As a computer scientist, Max saw an opportunity for technology to help the agri-trading business, and in 2015, he and I set out to further investigate the idea. Building on our experience in agile transformations in the financial industry, we began to methodically investigate our hypothesis that a neutral digital broker offers relevant benefits for the target group to be adopted into their everyday trading processes. Via multiple interviews and workshops, we gained an understanding of our customer’s needs, continuously developing our value proposition. The agricultural industry is known for its weak margins and constant price pressure. Consequently, market participants are often aiming at increasing the efficiency of their processes, improving their reach to find the right supplier/buyer for the product at hand and, of course, getting the best possible price. With this in mind, it was clear our digital marketplace would have to enable the user to reduce effort on its side, provide a liquid market with access to new trading partners, and offer the best possible price at the given time. After receiving positive feedback, we started forming strategic partnerships and built our first non-functional prototype in order to ensure a product-market-fit as well as market liquidity from the get go. In January 2019, we decided to officially launch the company; however, several essential questions remained. Which tech stack should we use? Which architecture was best suited to our needs? Which cloud provider should we opt for?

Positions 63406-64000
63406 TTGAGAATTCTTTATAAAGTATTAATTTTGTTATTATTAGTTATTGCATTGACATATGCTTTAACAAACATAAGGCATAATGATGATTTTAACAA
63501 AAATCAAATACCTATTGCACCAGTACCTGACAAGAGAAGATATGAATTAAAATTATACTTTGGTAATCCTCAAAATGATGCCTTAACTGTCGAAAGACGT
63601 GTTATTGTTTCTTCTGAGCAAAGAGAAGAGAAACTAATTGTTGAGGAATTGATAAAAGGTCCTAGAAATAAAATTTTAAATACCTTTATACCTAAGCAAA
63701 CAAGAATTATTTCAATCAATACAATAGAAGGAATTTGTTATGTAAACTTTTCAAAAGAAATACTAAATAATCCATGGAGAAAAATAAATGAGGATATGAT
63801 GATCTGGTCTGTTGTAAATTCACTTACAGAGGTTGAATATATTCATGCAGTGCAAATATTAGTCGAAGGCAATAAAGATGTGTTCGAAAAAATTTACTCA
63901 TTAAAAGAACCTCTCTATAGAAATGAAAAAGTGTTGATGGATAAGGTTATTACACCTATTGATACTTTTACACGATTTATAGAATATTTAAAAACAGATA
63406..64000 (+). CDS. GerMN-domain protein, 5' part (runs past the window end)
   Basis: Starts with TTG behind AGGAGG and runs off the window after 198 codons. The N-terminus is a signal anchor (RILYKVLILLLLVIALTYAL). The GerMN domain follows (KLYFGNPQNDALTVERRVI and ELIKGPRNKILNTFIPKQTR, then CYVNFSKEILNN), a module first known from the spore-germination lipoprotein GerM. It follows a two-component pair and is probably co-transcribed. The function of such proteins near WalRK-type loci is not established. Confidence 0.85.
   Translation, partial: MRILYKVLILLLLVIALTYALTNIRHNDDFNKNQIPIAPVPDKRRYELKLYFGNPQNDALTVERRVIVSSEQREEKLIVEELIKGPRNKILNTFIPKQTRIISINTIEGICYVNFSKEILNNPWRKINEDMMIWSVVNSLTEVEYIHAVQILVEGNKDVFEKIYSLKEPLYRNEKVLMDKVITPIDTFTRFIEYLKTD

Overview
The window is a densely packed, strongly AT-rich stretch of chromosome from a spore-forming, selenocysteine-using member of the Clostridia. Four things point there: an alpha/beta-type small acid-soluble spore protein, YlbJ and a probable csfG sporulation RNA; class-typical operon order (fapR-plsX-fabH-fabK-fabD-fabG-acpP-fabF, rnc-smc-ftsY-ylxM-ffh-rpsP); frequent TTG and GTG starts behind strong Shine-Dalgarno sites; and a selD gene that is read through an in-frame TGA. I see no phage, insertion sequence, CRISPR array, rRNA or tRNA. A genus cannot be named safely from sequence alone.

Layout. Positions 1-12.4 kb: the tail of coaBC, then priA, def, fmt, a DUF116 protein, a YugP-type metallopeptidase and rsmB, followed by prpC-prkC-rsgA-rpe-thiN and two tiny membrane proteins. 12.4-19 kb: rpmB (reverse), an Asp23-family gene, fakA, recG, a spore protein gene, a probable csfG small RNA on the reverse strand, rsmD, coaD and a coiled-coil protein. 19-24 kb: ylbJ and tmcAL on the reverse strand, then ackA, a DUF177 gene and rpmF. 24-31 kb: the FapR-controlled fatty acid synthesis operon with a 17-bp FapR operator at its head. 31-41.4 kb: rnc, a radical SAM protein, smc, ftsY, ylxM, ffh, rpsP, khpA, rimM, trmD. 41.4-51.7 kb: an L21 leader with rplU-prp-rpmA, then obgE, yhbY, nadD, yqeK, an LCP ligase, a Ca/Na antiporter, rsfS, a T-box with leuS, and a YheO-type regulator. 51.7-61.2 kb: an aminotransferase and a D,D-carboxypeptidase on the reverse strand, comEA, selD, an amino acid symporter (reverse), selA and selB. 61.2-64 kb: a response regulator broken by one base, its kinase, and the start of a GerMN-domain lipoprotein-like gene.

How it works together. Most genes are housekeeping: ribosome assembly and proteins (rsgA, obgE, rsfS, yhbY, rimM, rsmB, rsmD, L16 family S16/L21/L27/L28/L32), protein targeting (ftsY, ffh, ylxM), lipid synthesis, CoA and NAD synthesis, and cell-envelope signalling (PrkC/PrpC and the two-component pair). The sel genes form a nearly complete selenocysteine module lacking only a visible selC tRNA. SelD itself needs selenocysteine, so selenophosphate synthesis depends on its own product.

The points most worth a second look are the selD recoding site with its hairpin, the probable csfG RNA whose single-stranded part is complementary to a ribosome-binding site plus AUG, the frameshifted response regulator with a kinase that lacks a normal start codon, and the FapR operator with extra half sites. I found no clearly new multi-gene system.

Finding the Optimal, Future-Oriented Architecture: Comfort Zone vs. What Your Business Needs

Initially, we screened possible product development and sourcing strategies while also comparing different cloud providers. We evaluated cloud providers based on three main factors: customer service, service offerings, and cost structure. At the end of the detailed evaluation process, we chose AWS as our preferred cloud provider. In addition to our previous positive experiences with the platform, it was easy to talk to AWS representatives who were responsible for and interested in early stage startups. Additionally, following a thorough search process for a development service provider, we opted for our current provider Tech Alchemy, a young UK company, who proposed building the application using the MEAN stack. Our initial architecture setup is depicted in Figure 1. It is a rather traditional setup with which the team has plenty of experience. However, with the unique opportunity to build our application from scratch, we re-evaluated whether the setup optimally served our business needs. Ultimately, our desire to iterate quickly, use an agile development approach, and adopt fast time-to-market goals, led us to aim for a more future-oriented, flexible, and responsive setup.

 

Figure 1: Initial (more traditional) Architecture Setup